The Link Between CPAP Machines and Weight Loss
It might seem a little strange to think that Continuous Positive Airway Pressure (CPAP) machines and weight loss are linked.
But they have more to do with each other than previously thought.
A recent study from the Endocrine Society provides data showing that the combination of CPAP machines and weight loss regimens should be considered and implemented by those diagnosed with Obstructive Sleep Apnea (OSA).
Additionally, patients with sleep apnea who used CPAP machines along with a workout routine lost on average 5.7 more pounds per month than patients who did not treat their sleep apnea.
If you have sleep apnea and want to improve your health, keep reading for the complete breakdown on sleep apnea and how using a CPAP machine could help you with weight loss.
Who Has Sleep Apnea?
Approximately 18 million Americans live with Obstructive Sleep Apnea. This means there are 18 million Americans who are at risk for stroke, heart attack, or heart disease due to sleep-related issues.
People living with sleep apnea can temporarily stop breathing up to 30 times an hour – that’s once every two minutes.
Anyone can be at risk for developing sleep apnea. Among the typical risk factors, old age and being male affects the likelihood of developing sleep apnea.
However, some studies show that obesity commonly causes sleep apnea. Sleep apnea occurs when the throat muscles of a person relax too much during sleep, causing the airways to be obstructed in a noticeable way.
Those who suffer from obesity are more likely to experience this due to pressure being put on the throat and surrounding areas.
Risks of Sleep Apnea
The potential risks of sleep apnea can be as minor as not sleeping well to putting you in danger for heart attack or stroke and depression. No matter how severe your symptoms are, you should be sure to get diagnosed with sleep apnea and start proper treatment.
Here are some of the most common risks of sleep apnea. If you have any of these symptoms, you should talk to your doctor.
Sleep apnea is scary – so it makes sense if you are sleeping lightly or not as peacefully as usual because you are trying to make sure to are keeping a good airflow going. People with sleep apnea might never complete a full sleep cycle, meaning they never get to the deep sleep cycle the body needs to actually feel rested.
Waking Up Often
Waking up repeatedly in your sleep might not always be apparent to you, but can actually cause your quality of sleep to suffer. Breaking your sleep cycle reduces your chances of getting a good night’s sleep and leaves you feeling drowsy the next day.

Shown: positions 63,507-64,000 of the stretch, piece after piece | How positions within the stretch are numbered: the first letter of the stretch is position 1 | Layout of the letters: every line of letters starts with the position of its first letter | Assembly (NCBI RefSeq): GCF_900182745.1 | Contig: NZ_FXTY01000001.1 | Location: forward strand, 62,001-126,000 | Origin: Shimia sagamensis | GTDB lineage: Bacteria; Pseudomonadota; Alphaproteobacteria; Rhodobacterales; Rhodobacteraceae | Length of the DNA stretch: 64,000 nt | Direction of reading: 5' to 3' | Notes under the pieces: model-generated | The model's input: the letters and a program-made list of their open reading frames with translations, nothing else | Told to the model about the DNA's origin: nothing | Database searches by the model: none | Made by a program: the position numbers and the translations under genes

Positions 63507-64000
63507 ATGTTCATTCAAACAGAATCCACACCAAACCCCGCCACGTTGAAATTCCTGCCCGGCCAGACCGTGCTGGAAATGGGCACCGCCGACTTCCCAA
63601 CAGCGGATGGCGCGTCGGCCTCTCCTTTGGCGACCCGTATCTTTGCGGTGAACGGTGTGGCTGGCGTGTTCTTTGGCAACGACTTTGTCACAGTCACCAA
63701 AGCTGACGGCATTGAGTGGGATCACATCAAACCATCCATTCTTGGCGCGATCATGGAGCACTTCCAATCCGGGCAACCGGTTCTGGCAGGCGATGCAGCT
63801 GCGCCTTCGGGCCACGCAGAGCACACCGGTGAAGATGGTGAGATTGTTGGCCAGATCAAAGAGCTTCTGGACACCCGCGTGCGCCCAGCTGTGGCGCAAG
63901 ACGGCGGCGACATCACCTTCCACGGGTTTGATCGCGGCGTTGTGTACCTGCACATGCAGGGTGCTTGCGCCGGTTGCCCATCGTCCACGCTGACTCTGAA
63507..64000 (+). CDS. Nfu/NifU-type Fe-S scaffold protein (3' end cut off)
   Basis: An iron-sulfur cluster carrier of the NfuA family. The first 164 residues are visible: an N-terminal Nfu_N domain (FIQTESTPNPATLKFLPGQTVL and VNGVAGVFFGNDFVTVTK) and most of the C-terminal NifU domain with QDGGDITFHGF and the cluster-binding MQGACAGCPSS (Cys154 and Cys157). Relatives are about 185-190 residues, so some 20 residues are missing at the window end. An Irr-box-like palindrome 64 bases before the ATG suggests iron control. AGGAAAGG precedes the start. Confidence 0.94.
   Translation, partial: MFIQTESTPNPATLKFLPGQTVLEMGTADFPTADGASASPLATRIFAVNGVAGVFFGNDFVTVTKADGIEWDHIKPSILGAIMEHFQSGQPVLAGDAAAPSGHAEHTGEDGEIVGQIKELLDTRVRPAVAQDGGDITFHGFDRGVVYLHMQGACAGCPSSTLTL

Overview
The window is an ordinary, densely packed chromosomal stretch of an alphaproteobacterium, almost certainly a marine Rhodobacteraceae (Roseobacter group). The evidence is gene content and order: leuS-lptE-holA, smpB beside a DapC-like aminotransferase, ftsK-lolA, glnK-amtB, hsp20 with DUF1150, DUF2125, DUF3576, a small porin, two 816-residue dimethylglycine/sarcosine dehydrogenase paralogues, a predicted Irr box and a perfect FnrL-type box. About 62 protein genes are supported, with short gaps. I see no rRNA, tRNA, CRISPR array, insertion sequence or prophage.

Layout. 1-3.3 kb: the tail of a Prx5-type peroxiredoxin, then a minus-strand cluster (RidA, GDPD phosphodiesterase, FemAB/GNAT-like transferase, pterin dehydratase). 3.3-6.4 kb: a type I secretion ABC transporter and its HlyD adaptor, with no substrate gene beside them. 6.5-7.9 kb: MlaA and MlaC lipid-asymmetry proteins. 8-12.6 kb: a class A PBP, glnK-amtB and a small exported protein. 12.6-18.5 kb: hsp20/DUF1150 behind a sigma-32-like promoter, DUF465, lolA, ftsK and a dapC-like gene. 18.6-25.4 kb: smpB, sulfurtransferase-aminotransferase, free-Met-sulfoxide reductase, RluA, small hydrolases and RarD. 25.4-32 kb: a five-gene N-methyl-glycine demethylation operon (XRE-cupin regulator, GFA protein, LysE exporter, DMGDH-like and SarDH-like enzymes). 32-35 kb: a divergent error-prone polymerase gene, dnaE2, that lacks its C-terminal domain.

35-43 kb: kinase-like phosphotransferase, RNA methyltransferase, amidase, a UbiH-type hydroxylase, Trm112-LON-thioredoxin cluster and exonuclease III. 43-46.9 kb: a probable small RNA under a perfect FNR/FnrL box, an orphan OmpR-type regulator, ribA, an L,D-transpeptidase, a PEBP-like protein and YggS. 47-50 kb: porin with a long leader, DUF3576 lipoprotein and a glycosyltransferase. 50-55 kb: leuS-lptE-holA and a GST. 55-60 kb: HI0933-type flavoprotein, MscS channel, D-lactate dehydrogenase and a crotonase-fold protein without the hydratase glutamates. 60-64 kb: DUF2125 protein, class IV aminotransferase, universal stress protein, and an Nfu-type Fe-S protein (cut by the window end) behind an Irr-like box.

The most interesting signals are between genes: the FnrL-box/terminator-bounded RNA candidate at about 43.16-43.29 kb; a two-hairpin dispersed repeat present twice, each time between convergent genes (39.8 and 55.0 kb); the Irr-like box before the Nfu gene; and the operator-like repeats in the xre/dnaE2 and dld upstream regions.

If you’re unsure if you wake up often, you may be able to set up a night camera to see when your sleep disturbances occur.
Poor Concentration During the Day
Poor sleep habits don’t stop when you get out of bed in the morning. Lack of sleep due to sleep apnea can cause drowsiness, poor focus, and can have other impacts on your daily routines.
Your sleep schedule isn’t the only thing that can suffer from sleep apnea. Prolonged sleep apnea can cause risks to your heart health, such as high blood pressure, heart attack, or stroke.
Insufficient airflow means that lower oxygen levels will appear in your blood. This causes the blood vessels in your lungs to constrict, a leading cause of pulmonary hypertension.
Sleep Apnea and Weight Gain
It’s a fact that weight gain is likely to increase chances of developing sleep apnea – weight gain restricts and obstructs airways, making it harder to breathe.
Weight gain also causes excess tissue to form at the back of the throat, making the airways more difficult to push air through.
However, research shows that while weight gain causes sleep apnea, sleep apnea can also cause weight gain.
This research shows that in men with sleep apnea, the body produces low levels of leptin – the hormone that controls appetite and tells your body it doesn’t need to eat anymore. There are also high levels of ghrelin – the hormone that gives the brain hunger cues.
So while your body is unable to know when to stop eating, it’s also constantly telling you that you need to eat.